Figure 2: Homogeneous grouping. a) Land cover 2019, b) Mean seasonal rainfall sum for the period 2016–2020, c) 16 homologs resulting from clustering the rainfall and land cover data over the area of study.

Performance Measurement

One of the main challenges in this pilot was the choice of the performance measure. We asked ourselves what it meant to be a successful community in terms of livelihood or availability of natural resources. In an attempt to strike a balance between the two, we asked our stakeholders, “Are healthy rangelands a factor of success?” All stakeholders agreed that it indeed is desirable and identified the availability of animal fodder, animal health, open grazing fields, and the regeneration of deforested hot spots as indicators of this health. Agro-pastoralists added “grass that lasts until the next rainy season” as a signifier of health. In terms of livelihoods, we asked, “What does success mean for pastoralists and agro-pastoralists individually?” Here we found pastoral success was dependent on the quantity and welfare of livestock, while for agro-pastoralists success was dependent on maximizing crop yield and maintaining livestock quantity within a sustainable threshold.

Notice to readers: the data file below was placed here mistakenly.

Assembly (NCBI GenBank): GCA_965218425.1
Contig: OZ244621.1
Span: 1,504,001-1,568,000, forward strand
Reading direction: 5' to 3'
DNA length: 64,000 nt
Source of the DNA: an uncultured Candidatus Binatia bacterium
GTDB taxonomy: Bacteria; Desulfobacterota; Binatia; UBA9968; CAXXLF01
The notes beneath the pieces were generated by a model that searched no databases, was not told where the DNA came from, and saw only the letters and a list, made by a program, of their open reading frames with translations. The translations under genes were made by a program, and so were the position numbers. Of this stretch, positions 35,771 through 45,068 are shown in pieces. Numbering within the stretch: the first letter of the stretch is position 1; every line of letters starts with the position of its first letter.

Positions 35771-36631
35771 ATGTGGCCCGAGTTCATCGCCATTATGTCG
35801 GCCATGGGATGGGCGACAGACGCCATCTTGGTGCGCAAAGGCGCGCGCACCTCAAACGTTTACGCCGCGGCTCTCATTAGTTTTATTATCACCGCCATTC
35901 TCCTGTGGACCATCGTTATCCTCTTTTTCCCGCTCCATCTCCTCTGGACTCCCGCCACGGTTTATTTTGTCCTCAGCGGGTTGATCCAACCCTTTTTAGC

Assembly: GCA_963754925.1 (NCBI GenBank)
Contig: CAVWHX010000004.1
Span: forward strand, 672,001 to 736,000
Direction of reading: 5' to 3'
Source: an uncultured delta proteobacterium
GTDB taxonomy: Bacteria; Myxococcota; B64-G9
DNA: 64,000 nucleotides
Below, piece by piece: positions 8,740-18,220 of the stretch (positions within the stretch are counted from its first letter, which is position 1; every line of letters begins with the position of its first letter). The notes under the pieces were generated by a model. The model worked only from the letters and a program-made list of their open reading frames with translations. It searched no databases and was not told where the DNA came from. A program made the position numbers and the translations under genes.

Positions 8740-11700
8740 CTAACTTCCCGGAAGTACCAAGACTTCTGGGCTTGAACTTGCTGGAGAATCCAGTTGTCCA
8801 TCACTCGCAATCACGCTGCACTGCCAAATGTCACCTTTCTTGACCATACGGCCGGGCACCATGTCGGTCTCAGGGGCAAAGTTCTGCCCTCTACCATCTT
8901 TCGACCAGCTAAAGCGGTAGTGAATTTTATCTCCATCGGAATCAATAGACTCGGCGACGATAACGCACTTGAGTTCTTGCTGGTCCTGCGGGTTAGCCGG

Based on this interdependent relationship between individual success in livelihoods and a more holistic rangeland health, we chose rangeland yield and regeneration as a representative measure of performance. To capture the rangeland performance of each community, we used the Soil-Adjusted Vegetation Index (SAVI), a remote sensing-based vegetation index that adjusts for effects of soil brightness, making it more suitable for arid regions such as the Somali rangelands where vegetative cover is low. To compute SAVI for each pixel, we used Sentinel-2 data with a spatial resolution of 10m².

Identification of Potential Positive Deviants

We previously defined positive deviants as individuals or communities who deviate in their outcomes from the standard within their local communities. Positive deviants in this pilot are communities that successfully maintained and enhanced the vegetation health of their rangelands compared to other communities suffering similar conditions.